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Rosti 

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Last year (autum harvest) I decapped with a hot serated knife, it was okay but would have cost drawn comb and I suspect yield.
Spring 2010 de-cap was done using a hot airgun set at 350'C (low heat) and simply played over the comb (at about 40-50mm distance from comb) until cappings melted back.

Seemed to work well and mess was kept to an absolute minimum. Good extraction yield, good comb definition and depth retained on extracted frames, a very small minority of cells did not extract fully, very little wax debris found on filters, no collapsed frames. (limited experiment, I only had 2 supers x9 to extract).

I was pleased with the outcome but can you improve on the technique I used? Are you a traditional knife de-cap supporter or a strong advocate of a completely different de-cap methodology?
 

Poly Hive 

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There are two good reasons for "deep uncapping".

Bear in mind I used Manley frames so there is a substantial amount of honey in my cappings when I extracted. Hence my spin drier trick.

However reason one is it gives the wax workers work to keep them from playing with building queen cells.... and generally idling and losing queen substance and so on.

The other is wax it's self. Very useful source of income is wax esp when turned in to value added products such as polish and candles.

Which is why I am not keen on the hot air gun technique.

PH
 

rae 

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We just used a sharp smooth-serrated bread knife to do 5 supers at the weekend which worked well. I suppose we had about two pounds of honey in the cappings, and about 90lb in the bucket.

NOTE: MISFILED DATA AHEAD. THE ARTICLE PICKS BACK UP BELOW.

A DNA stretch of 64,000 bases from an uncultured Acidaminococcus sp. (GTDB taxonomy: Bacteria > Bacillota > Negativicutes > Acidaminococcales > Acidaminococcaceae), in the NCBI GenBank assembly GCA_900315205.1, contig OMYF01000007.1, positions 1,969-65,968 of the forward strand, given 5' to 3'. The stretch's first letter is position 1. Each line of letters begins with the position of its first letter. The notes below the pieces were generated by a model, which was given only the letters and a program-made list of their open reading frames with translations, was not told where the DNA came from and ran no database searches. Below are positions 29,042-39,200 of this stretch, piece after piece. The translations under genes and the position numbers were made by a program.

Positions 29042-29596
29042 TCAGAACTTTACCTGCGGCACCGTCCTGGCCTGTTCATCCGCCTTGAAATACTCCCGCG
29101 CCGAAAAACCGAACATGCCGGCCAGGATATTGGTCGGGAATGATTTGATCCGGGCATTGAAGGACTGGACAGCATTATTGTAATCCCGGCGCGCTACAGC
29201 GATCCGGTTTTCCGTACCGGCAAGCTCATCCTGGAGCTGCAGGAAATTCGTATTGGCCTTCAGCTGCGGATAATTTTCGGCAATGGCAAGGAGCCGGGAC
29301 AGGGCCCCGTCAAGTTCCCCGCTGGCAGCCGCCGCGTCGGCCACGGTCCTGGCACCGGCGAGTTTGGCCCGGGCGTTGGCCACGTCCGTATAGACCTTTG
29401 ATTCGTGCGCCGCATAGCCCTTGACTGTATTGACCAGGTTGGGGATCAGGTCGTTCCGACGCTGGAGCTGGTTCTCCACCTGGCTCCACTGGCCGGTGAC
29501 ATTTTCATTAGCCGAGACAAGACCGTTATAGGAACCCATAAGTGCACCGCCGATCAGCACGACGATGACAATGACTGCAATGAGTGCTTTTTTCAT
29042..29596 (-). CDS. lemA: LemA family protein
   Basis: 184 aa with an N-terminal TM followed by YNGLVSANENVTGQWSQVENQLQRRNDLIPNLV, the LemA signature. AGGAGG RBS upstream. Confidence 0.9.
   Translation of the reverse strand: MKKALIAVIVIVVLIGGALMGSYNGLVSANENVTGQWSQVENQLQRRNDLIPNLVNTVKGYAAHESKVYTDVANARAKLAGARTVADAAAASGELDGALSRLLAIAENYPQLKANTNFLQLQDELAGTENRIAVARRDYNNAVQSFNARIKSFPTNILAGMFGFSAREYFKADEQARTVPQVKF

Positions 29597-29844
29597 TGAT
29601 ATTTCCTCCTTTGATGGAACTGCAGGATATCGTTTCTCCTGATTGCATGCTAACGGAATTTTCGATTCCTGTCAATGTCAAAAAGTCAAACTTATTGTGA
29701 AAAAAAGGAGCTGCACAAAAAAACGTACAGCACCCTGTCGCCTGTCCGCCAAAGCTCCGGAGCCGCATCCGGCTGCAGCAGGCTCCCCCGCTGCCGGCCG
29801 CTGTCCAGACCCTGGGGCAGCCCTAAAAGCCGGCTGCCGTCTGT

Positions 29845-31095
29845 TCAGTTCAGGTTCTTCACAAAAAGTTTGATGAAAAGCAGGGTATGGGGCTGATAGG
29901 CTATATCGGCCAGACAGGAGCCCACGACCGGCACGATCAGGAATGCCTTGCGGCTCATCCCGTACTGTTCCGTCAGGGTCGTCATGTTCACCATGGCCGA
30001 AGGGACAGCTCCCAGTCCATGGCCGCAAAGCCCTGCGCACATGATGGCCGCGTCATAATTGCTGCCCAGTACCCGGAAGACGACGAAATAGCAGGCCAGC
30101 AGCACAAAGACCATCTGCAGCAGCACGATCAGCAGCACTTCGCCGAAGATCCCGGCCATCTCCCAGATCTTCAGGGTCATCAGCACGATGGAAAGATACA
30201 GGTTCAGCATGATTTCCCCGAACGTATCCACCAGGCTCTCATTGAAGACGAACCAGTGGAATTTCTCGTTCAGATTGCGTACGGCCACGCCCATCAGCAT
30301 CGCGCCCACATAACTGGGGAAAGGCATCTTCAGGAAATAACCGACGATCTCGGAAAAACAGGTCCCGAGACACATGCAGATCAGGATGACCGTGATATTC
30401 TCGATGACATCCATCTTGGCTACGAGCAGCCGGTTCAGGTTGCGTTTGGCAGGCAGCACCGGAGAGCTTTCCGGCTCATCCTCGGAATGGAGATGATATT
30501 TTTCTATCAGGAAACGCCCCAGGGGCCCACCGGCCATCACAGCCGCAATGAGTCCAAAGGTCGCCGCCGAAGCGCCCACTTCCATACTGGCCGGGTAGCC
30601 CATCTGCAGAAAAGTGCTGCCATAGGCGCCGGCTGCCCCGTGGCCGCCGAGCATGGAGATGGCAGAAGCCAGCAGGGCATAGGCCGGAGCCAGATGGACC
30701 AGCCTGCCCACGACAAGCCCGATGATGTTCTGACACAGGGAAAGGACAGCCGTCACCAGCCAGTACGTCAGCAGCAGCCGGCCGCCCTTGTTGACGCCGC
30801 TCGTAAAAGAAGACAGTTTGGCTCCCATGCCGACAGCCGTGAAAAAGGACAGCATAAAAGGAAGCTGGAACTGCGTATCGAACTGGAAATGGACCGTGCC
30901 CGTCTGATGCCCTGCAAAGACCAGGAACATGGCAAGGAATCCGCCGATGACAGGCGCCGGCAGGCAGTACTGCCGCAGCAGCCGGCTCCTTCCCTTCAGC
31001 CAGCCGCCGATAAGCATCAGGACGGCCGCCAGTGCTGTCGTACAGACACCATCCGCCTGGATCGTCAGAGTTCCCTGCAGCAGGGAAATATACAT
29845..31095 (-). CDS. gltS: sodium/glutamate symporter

Jimmy 

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I tried the hot air gun technique but found it too fiddly and just involved spreading sticky/propolis hands onto yet another surface/tool. The layout of my kitchen (= my extraction room) didn't make it straightforward in terms of physical logistics and also put me off.
I currently decap using a cold bread knife with the cappings dropping into a large bowl. For me, it means less mess and a far simpler operation.
 

Rosti 

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Jimmy, we've had very different experiences, very limited mess, I just did mine over a large s/s tray and straight into the extractor.

PH, if I am not interest in a wax yield but want to pick up on your point about giving the girls some work to do. Can I simply melt frames back further after extraction to leave a good comb bed but some work to do? I am a hobbyist remember so I can afford the effort! ... but ...

With regard giving them some work to do, does this have greater emphasis on the autum harvest for draw out in spring? Spring harvest to Autumn, is out of main swarm season so leave the full comb length?

I haven't perceived returning too much good comb to a hive as a problem. A relative problem no doubt given I am a 2nd yr beek so have limited drawn comb at this time anyway.
 

VEG 

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Rosti I too use the hot air gun method. Used it last weekend and no mess anywhere, the extractor was very clean and again the filters had very little in them. I have put the empty combs back in the supers but have gone from 11 frames to 10 on castellations.
 

Poly Hive 

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Once extracted why not just cut them back with a knife? Best of both worlds?

PH
 

VEG 

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Poly do they cut easily once the cells are empty of honey or does it do some damage? Only asking as I have never tried cutting empty comb with a knife.
 

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